Surrey Mayor Doug McCallum maintains the new police force will not use lie detectors when hiring veteran cops because the tests are not required in British Columbia and are banned in Ontario.
That is from his Surrey Police Board letter ordered by the Office of the Police Complaint Commissioner to a citizen.
Paul Daynes, who is the campaign director of Keep the RCMP in Surrey, complained May 20 that only subjecting rookies to polygraph tests will mean the new police force’s standards are automatically lower than the RCMP, which conducts a standard pre-employment polygraph.
Daynes said he will formally request the OPCC to conduct its own review of the major gap.
“I regard the responses from Mayor McCallum as barely credible,” Daynes said. “I remain convinced that the lack of appropriate security and polygraph screening, as well as the lack of transparency, continues to pose a very serious risk to citizens in both Surrey and throughout B.C.”
McCallum’s letter said the SPS conducts comprehensive interviews, background checks, and reference checks.
“We already know the experienced applicants involved are suitable to perform police work since they have been doing so in good standing for other police services, and the benefit of such a test to determine the same thing is not warranted in the circumstances,” said McCallum’s letter. “Having said that, the option of conducting such a test on a case-by-case basis will remain open to us where we deem appropriate in the circumstances.”
McCallum justified the board decision by writing that Ontario police forces are not allowed to use lie detectors in hiring and he compared the force-in-development to other agencies that do not subject applicants and current employees to lie detectors, including the Independent Investigations Office, B.C. Prosecution Service, Office of the Information and Privacy Commissioner, and OPCC.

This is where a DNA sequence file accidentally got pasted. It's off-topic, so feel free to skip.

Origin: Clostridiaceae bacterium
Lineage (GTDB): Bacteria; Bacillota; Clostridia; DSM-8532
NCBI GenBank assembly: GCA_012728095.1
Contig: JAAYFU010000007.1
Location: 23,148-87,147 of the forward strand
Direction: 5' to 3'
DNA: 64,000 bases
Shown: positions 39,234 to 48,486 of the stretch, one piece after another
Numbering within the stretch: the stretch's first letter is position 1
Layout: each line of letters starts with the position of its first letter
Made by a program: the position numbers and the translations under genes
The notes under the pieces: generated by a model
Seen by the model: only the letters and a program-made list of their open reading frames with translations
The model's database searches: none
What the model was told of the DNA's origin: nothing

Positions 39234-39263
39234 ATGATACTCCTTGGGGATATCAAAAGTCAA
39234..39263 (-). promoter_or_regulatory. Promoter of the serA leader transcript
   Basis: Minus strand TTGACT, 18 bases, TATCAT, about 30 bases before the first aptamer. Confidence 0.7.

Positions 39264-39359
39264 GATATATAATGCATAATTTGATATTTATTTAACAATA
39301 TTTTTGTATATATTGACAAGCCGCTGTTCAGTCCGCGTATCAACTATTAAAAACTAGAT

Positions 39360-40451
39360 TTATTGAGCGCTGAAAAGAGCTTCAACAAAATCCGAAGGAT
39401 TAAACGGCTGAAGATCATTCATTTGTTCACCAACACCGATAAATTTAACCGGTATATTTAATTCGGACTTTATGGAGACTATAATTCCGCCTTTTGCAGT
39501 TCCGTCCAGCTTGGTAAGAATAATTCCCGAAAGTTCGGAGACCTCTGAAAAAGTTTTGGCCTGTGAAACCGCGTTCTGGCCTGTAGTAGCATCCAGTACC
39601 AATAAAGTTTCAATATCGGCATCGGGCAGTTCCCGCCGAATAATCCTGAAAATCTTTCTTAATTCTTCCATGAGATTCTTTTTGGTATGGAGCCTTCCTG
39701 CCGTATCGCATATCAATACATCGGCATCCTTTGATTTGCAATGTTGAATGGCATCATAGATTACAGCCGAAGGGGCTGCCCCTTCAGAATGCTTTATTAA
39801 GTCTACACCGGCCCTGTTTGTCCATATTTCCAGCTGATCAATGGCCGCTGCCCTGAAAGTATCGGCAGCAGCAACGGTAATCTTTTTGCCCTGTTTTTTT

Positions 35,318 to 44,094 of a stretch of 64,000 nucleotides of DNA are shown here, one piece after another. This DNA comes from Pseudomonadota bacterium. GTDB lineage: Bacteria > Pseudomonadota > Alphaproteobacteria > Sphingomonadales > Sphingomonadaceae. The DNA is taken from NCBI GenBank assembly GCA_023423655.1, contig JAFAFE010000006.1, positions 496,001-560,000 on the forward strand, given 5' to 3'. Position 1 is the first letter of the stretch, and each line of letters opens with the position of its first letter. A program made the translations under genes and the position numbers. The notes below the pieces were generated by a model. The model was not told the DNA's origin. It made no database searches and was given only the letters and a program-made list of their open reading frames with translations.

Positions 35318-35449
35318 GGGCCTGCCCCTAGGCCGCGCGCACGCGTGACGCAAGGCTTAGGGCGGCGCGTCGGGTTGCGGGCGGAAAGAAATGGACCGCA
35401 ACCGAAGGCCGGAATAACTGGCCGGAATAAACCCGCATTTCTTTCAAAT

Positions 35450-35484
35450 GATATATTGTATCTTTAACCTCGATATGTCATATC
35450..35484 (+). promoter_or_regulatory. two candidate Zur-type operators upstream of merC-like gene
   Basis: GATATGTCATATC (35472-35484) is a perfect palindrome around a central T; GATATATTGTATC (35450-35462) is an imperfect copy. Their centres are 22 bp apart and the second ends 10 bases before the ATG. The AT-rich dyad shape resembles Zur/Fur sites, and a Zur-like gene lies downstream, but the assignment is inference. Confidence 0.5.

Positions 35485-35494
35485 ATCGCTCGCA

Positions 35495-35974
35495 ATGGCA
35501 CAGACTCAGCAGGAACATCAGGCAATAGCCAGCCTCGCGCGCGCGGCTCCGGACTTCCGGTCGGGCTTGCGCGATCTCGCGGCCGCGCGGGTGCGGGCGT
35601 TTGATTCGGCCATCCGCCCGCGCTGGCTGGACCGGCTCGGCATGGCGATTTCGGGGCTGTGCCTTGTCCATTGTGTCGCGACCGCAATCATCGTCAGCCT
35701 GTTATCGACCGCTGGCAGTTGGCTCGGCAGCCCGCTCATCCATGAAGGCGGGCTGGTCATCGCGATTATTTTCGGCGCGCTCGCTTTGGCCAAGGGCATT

None of those, however, carry guns and handcuffs. Those agencies also do not have the power of arrest.
SPS recently published a tender call for a contractor to provide 60 to 100 polygraph tests per year.
Meanwhile, Daynes also complained that the Surrey Police Service was creating confusion because it was not clearly stating in its public communications that the only police force of record, until further notice, is the Surrey RCMP.
Daynes complained that SPS was causing confusion for seniors and vulnerable groups who need police services, by not making the distinction.
SPS said it has taken steps, such as adding a red bar to its website that states it is not yet in operation and those needing police services should call 9-1-1 or the 604-599-0502 non-emergency line.
“The Facebook page for the Surrey Police Service does not include such a caution and does not sufficiently notify Facebook users of the current non-operational status of the SPS,” McCallum wrote. “As a result of this service or policy complaint, the SPS will take this opportunity to revise the SPS Facebook page, to include a caution similar to that already on the Internet webpage and the Twitter account.”
The letter shifted the blame for any confusion to public debate on social media, unnamed advocacy groups, both for and against the transition, and two parody Twitter accounts.
“Some of those postings promote their own views of what has occurred or not occurred and anticipated events in the future. In fact, there are ‘spoof’ Twitter feeds such as ‘Surrey Police Service … (not)’ (Twitter account @surreypolicenot ) and ‘The Surrey Office of Bylaws (The SOBs) … Not’ (Twitter account @surreybylawnot ) that can cause confusion in the community.”
McCallum’s letter was copied to the OPCC, Wayne Rideout, the director of police services at the Solicitor General ministry, and Surrey Police Chief Norm Lipinski.
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